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Synthetic redesign of Escherichia coli for cadaverine production from galactose
- Kwak, Dong Hun, Lim, Hyun Gyu, Yang, Jina, Seo, Sang Woo, Jung, Gyoo Yeol
- Biotechnology for biofuels 2017 v.10 no.1 pp. 20
- Escherichia coli, batch fermentation, biochemical pathways, biological production, biomass, bioprocessing, cadaverine, carbon, enzymes, feedstocks, galactose, genes, glucose, microorganisms, polyamides, quantitative genetics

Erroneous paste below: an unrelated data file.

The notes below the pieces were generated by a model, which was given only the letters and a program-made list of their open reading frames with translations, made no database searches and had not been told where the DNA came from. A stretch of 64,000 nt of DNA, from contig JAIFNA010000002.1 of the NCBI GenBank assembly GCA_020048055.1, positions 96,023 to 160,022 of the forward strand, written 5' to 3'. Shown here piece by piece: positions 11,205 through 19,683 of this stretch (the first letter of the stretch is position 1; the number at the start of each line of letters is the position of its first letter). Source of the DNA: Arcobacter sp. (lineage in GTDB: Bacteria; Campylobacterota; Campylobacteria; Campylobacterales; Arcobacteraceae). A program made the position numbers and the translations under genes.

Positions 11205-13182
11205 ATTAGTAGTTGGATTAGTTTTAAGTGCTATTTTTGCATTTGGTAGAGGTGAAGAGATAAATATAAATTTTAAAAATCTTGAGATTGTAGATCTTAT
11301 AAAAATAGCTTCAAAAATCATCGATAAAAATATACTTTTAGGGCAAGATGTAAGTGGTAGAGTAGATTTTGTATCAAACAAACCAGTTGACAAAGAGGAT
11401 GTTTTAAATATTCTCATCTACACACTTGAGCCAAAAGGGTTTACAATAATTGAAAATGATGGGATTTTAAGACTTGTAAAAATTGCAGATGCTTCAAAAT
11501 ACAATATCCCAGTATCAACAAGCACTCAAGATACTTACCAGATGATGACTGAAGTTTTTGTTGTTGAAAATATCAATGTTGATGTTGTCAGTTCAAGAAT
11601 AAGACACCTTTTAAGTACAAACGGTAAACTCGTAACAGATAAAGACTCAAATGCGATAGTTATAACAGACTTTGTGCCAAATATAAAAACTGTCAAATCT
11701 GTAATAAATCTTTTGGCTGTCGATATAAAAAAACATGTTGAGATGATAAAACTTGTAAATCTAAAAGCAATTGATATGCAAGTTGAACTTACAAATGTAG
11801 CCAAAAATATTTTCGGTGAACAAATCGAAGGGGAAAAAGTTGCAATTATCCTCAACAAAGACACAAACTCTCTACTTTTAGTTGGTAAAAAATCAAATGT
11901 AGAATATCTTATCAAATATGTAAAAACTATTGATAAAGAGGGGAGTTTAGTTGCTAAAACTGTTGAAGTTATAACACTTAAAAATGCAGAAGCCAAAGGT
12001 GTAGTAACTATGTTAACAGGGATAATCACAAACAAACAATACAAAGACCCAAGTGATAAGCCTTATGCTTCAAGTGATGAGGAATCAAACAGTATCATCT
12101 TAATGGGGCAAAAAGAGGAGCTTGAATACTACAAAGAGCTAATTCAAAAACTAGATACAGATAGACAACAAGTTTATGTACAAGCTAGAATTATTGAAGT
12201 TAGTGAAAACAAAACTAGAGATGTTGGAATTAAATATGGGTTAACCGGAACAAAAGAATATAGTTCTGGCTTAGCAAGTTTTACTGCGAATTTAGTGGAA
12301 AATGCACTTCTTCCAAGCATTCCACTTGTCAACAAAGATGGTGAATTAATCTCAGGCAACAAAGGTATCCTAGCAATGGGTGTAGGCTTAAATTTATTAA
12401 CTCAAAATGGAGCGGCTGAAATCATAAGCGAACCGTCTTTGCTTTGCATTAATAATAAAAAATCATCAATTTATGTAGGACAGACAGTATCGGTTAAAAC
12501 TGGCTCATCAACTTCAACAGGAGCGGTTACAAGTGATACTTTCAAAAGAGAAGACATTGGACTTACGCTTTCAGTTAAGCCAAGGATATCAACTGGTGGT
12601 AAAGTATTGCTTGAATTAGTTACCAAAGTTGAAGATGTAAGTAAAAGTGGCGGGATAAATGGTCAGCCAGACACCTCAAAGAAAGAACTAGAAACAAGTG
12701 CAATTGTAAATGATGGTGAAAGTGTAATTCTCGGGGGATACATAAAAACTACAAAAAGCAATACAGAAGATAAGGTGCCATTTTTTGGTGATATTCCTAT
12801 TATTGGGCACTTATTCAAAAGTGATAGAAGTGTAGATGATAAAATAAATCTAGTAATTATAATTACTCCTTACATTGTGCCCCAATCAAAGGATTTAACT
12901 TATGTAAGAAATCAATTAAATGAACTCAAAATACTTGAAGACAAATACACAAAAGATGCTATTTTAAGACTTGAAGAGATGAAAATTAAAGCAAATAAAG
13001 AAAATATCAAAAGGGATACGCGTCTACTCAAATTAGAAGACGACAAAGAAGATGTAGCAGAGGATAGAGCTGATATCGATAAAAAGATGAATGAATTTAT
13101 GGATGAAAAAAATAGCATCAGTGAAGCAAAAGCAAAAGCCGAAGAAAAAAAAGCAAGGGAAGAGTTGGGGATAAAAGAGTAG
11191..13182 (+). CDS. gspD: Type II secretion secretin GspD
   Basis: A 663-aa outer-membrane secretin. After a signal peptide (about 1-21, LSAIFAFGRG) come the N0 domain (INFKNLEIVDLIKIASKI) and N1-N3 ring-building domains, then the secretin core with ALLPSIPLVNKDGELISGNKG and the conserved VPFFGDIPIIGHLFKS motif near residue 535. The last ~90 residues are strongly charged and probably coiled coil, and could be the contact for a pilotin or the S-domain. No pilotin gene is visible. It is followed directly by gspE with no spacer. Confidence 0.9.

- BACKGROUND: With increasing concerns over the environment, biological production of cadaverine has been suggested as an alternative route to replace polyamides generated from the petroleum-based process. For an ideal bioprocess, cadaverine should be produced with high yield and productivity from various sugars abundant in biomass. However, most microorganisms are not able to efficiently metabolize other biomass-derived sugars as fast as glucose. This results in reduced growth rate and low carbon flux toward the production of desired bio-chemicals. Thus, redesign of microorganisms is necessary for utilizing those carbon sources with enhanced carbon flux and product formation. RESULTS: In this study, we engineered Escherichia coli to produce cadaverine with rapid assimilation of galactose, a promising future feedstock. To achieve this, genes related to the metabolic pathway were maximally expressed to amplify the flux toward cadaverine production via synthetic expression cassettes consisting of predictive and quantitative genetic parts (promoters, 5′-untranslated regions, and terminators). Furthermore, the feedback inhibition of metabolic enzymes and degradation/re-uptake pathways was inactivated to robustly produce cadaverine. Finally, the resultant strain, DHK4, produced 8.80 g/L cadaverine with high yield (0.170 g/g) and productivity (0.293 g/L/h) during fed-batch fermentation, which was similar to or better than the previous glucose fermentation. CONCLUSIONS: Taken together, synthetic redesign of a microorganism with predictive and quantitative genetic parts is a prerequisite for converting sugars from abundant biomass into desired platform chemicals. This is the first report to produce cadaverine from galactose. Moreover, the yield (0.170 g/g) was the highest among engineered E. coli systems.